What are all of the ingredients in Advil? How many colors of Dr. Scholl’s inserts exist? What’s a bandaid made of?
Unless you happen to be the CMO of one of these companies (and if you are, hey!), chances are you don’t know the answers to any of those questions. The reason for that is because health consumers (i.e. all of us humans) don’t categorize brands by the sales sheet outlining all the great value propositions, the perfect Facebook ad, or even the long list of product features.
People remember brands for the problem they solve.
Advil makes my headache go away; Dr. Scholl’s keeps my lower back from hurting; and bandaids are the things that my 3 year old puts all over her body because she likes the characters (hat tip to the licensing team over there).
Good marketing makes it clear what problem you solve, great marketing also makes it simple. As any R&D department will tell you, their latest product idea has 35+ features that will cure everything from chronic lower back pain to a receding hairline, to making you forget about your awkward middle school phase. So it’s not always easy to find the perfect problem for a product to solve.
But lumping all of the problems into a long list of features and benefits is actually the least consumer-friendly thing to do — you will only confuse people. If you tell me that you solve 100 problems, it’s unlikely that I will remember any of them. Marketing needs to be simple and directly address our customer’s problem – especially in arenas as complex as healthcare.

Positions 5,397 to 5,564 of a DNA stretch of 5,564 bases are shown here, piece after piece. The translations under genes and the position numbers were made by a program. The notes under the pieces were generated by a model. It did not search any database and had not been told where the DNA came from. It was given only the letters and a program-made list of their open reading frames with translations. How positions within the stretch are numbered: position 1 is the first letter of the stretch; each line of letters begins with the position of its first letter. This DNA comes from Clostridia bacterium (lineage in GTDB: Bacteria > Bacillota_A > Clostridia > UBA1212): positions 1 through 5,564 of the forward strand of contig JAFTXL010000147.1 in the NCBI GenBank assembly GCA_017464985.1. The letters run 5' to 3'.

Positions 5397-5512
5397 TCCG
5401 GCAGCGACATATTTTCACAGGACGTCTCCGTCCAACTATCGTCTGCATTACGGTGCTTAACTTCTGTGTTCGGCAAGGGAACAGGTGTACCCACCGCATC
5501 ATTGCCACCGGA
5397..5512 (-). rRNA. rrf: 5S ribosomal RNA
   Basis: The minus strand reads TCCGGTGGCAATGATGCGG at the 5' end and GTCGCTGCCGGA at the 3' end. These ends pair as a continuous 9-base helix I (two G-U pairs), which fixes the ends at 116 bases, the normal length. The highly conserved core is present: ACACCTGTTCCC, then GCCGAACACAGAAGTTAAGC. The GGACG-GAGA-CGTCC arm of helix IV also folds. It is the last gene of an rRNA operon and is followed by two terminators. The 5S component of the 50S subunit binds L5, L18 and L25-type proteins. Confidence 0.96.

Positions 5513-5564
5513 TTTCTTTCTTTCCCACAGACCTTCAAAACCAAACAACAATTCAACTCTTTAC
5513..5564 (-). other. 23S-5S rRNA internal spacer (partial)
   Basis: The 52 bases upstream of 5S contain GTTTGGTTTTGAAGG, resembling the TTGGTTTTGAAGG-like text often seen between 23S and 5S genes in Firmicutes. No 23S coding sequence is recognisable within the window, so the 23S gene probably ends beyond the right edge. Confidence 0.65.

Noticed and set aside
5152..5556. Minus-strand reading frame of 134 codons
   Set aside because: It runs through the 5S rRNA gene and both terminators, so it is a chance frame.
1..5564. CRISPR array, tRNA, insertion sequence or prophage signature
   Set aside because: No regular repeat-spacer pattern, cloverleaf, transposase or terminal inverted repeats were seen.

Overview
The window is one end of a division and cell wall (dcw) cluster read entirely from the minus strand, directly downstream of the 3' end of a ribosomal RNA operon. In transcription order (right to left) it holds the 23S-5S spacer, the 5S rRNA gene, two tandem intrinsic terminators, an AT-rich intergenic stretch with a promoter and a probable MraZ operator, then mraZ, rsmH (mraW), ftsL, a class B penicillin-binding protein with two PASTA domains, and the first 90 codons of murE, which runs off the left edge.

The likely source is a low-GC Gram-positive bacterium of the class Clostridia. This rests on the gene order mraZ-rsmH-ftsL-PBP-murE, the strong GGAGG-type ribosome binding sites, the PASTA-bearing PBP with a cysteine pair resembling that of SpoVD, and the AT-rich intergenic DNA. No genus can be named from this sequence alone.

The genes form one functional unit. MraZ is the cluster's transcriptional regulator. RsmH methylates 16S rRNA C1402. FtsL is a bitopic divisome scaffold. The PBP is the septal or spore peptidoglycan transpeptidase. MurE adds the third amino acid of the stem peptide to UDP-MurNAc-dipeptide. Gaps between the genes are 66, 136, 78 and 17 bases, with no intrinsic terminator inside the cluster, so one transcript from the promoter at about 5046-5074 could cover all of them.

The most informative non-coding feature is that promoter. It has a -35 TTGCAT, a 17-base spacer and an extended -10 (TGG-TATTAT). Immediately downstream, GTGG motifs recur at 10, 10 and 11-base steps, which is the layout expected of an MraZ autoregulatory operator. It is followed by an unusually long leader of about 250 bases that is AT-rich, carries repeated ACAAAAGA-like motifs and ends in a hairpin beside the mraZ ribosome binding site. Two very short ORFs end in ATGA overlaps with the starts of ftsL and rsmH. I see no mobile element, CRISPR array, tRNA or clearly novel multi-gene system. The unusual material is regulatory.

Don’t try to be a swiss army knife. Too many solutions makes you not memorable. Narrow your focus.
Create a great problem statement by asking these question:
Does it speak to the felt need of the customer?
Does it describe the need in plain language?
Does it have both internal and philosophical components?
Bonus – Is it big enough to allow for brand extension?
Look around and learn from other.
Here are a couple real-life examples in consumer healthcare that inspire me:
Crest learned that the problem can change over time. Launched nationally in 1956, Crest initially focused their messaging and product around cavity prevention. As people got less cavities they had to make the switch to focusing on whitening. AKA, they had to find a new problem to solve.
Nyquil learned that solving a great problem allows for line extension. NyQuil’s introduction in 1966was built on providing complete multi-symptom relief in a single liquid product. “The nighttime sniffling, sneezing, coughing, aching, stuffy head, fever, so you can rest medicine” was first coined in 1979. Outside of cold and flu symptoms, the parent brand Vick’s has seen the opportunity to meet the consumer need for a better night’s sleep with a new line of products.